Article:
Job 27:12. The three friends had seen many indications of Job’s faithfulness to God. For this reason they were inexcusable in talking against the unfortunate man.

Verses 13-23

Job 27:13-23

Job 27:13-23

HERE JOB SPOKE OF THE ULTIMATE FATE OF THE WICKED

"This is the portion of a wicked man with God,

And the heritage of oppressors, which they received from the Almighty:

If his children be multiplied, it is for the sword;

And his offspring shall not be satisfied with bread.

Those that remain of him shall be buried in death,

And his widows shall make no lamentation.

Though he heap up silver as the dust,

And prepare raiment as the clay;

He may prepare it, but the just shall put it on,

And the innocent shall divide the silver.

He buildeth his house as the moth,

And as a booth that the keeper maketh.

He lieth down rich, but he shall not be gathered to his fathers;

He openeth his eyes, and he is not.

Terrors overtake him like waters;

A tempest stealeth him away in the night.

The east wind carrieth him away, and he departeth;

And it sweepeth him out of his place.

For God shall hurl at him, and not spare:

He would fain flee out of his hand.

Men shall clap their hands at him,

And shall hiss him out of his place."

A good heading for this whole paragraph would be the clause in Job 27:8, "When God taketh away his soul." Every word that Job said about the wicked in this paragraph is true; the one missing note that prevents any supposition that Zophar is the speaker is any insinuation that all of these judgments fall upon the wicked immediately upon the commission of their wicked deeds. We are warned in the word that stands at the head of the passage that such things befall the wicked when God taketh away their soul (Job 27:8). It is the ultimate fate of the wicked that is spoken of here.

For young students, especially, who may be disturbed by critical shenanigans in their rearrangements and re-labeling of portions of Job, we include here the words of Kelly, who spoke of the problems centered in this part of Job, affirming that, "We are left with a difficulty which is insoluble on the basis of the information which we now have. But it must be affirmed that this difficulty in no way detracts either from an understanding of the Book of Job, or from a full appreciation of it."

"I will teach you concerning the hand of God" (Job 27:11). "The second person pronoun (you) here is plural; and it is a feeble expedient of critics to change this to a singular in order to make it something that Zophar said to Job." It is clearly addressed by Job to all of his friends.

"Job in these verses agrees with his opponents that the prosperity of the wicked is not the dominant trend in the world; but there is no denial here that the wicked may indeed prosper for a season."

The greatest error of Job’s friends was their belief that sufferings, hardships, and disasters falling upon any person constituted proof of that person’s wickedness. Any error of such colossal dimensions would condemn Jesus Christ himself. Look what happened to him! The sad fact is that, even today, the same gross error is found in the thinking of many people. Throughout Job, it must be remembered that it is this particular error, rather than any other, that Job so bitterly opposed.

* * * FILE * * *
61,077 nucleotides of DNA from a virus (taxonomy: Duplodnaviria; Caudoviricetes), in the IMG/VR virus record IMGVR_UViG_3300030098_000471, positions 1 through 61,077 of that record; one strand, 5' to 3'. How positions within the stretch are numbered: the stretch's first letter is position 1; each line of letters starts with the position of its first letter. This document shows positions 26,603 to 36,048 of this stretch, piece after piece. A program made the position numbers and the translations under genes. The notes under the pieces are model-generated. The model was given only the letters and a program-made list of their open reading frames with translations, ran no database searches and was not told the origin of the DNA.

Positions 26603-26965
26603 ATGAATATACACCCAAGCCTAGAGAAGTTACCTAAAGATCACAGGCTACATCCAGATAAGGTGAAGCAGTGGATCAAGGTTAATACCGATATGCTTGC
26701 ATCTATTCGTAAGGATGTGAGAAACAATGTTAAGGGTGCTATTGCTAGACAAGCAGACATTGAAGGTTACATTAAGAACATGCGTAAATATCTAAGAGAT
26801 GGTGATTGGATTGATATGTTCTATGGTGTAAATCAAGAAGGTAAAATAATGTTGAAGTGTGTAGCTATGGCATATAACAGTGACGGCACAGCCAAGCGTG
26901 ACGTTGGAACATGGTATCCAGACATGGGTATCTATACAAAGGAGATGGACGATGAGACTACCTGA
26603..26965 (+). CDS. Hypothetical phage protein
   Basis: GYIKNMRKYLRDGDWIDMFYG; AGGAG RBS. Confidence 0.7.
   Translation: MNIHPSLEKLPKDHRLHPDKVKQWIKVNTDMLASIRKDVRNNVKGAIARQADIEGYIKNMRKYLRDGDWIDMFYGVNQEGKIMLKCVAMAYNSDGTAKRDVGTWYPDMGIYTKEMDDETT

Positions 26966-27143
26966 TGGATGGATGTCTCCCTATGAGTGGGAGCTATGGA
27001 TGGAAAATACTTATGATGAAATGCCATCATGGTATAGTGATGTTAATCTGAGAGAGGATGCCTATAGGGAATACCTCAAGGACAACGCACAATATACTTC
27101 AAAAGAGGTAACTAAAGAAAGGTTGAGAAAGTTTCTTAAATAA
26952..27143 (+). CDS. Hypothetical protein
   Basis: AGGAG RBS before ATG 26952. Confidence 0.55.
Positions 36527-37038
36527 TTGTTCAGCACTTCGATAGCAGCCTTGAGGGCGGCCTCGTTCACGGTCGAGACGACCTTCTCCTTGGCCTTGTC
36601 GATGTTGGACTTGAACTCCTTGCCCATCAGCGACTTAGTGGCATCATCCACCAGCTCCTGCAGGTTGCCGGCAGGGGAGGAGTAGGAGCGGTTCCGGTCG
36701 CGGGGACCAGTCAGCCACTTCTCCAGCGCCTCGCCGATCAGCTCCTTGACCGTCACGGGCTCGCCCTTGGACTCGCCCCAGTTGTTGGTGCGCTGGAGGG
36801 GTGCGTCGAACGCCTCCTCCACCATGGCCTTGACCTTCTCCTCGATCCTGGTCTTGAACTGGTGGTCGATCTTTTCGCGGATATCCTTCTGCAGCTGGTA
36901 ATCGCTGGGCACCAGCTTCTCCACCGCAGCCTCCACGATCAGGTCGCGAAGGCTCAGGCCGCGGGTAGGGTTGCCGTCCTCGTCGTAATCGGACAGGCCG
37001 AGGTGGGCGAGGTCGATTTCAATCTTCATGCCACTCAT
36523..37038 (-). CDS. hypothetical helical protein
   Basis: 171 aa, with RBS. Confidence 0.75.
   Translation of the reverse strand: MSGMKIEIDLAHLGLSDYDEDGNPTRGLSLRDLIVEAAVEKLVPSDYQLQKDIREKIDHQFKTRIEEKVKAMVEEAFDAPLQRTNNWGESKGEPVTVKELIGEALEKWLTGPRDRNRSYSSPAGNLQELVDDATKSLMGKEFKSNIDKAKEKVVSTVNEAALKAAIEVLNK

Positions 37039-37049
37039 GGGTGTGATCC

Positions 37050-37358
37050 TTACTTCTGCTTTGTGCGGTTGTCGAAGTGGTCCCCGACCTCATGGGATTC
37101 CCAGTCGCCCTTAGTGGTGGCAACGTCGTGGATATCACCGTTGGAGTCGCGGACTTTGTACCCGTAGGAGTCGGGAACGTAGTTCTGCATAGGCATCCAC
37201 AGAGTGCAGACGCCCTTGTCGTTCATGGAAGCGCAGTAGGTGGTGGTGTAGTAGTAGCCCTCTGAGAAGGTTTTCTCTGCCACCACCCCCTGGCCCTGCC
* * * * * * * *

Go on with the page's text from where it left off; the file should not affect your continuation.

E.M. Zerr:

Job 27:13. This refers to statements yet to be made concerning the lot of wicked men who are successful for a time.

Job 27:14. The wicked man may be blessed with many children, but they will be liable to die by the sword. Another thing that often comes to the children of wicked men is hunger, in spite of the previous prosperity of their fathers.

Job 27:15. Widows shall not weep. That is, some unexpected and sudden calamity will cause the death of the men and the widows will not be on hand at the time to weep personally or in direct connection with the calamity.

Job 27:16-17. We wish to avoid confusion as to the fate of the wicked. Job had claimed only that such characters often were prosperous and happy; he never did claim they would always be so. Therefore, they are liable for the lot here described.

Job 27:18. The house of a wicked man will be as uncertain of continuance as the life of a moth, and as temporary as a booth made for some brief use.

Job 27:19. He is not means the rich man will open his eyes soon to find that he is not a rich man any more.

Job 27:20. Waters used figuratively means floods of trouble. The wicked rich man is destined to be overthrown by the terrors of disappointment.

Job 27:21. The east wind is connected with a storm.. Smith’s Bible Dictionary says this about the east wind: "The east wind crosses the sandy wastes of Arabia Deserta before reaching Palestine, and was hence termed ’the wind of the wilderness.’ Job 1:19; Jeremiah 13:24. It blows with violence, and is hence supposed to be used generally for any violent wind. Job 27:21; Job 38; Job 24; Psalms 48:7; Isaiah 27:8; Ezekie 27:26." But if something can be destroyed by even such a wind it is very uncertain.

Job 27:22-23. When the wicked rich man comes to his deserved lot he will be spurned by good men who fear God.

Bibliographical Information
"Commentary on Job 27". "Old & New Testament Restoration Commentary". https://www.studylight.org/commentaries/eng/onr/job-27.html.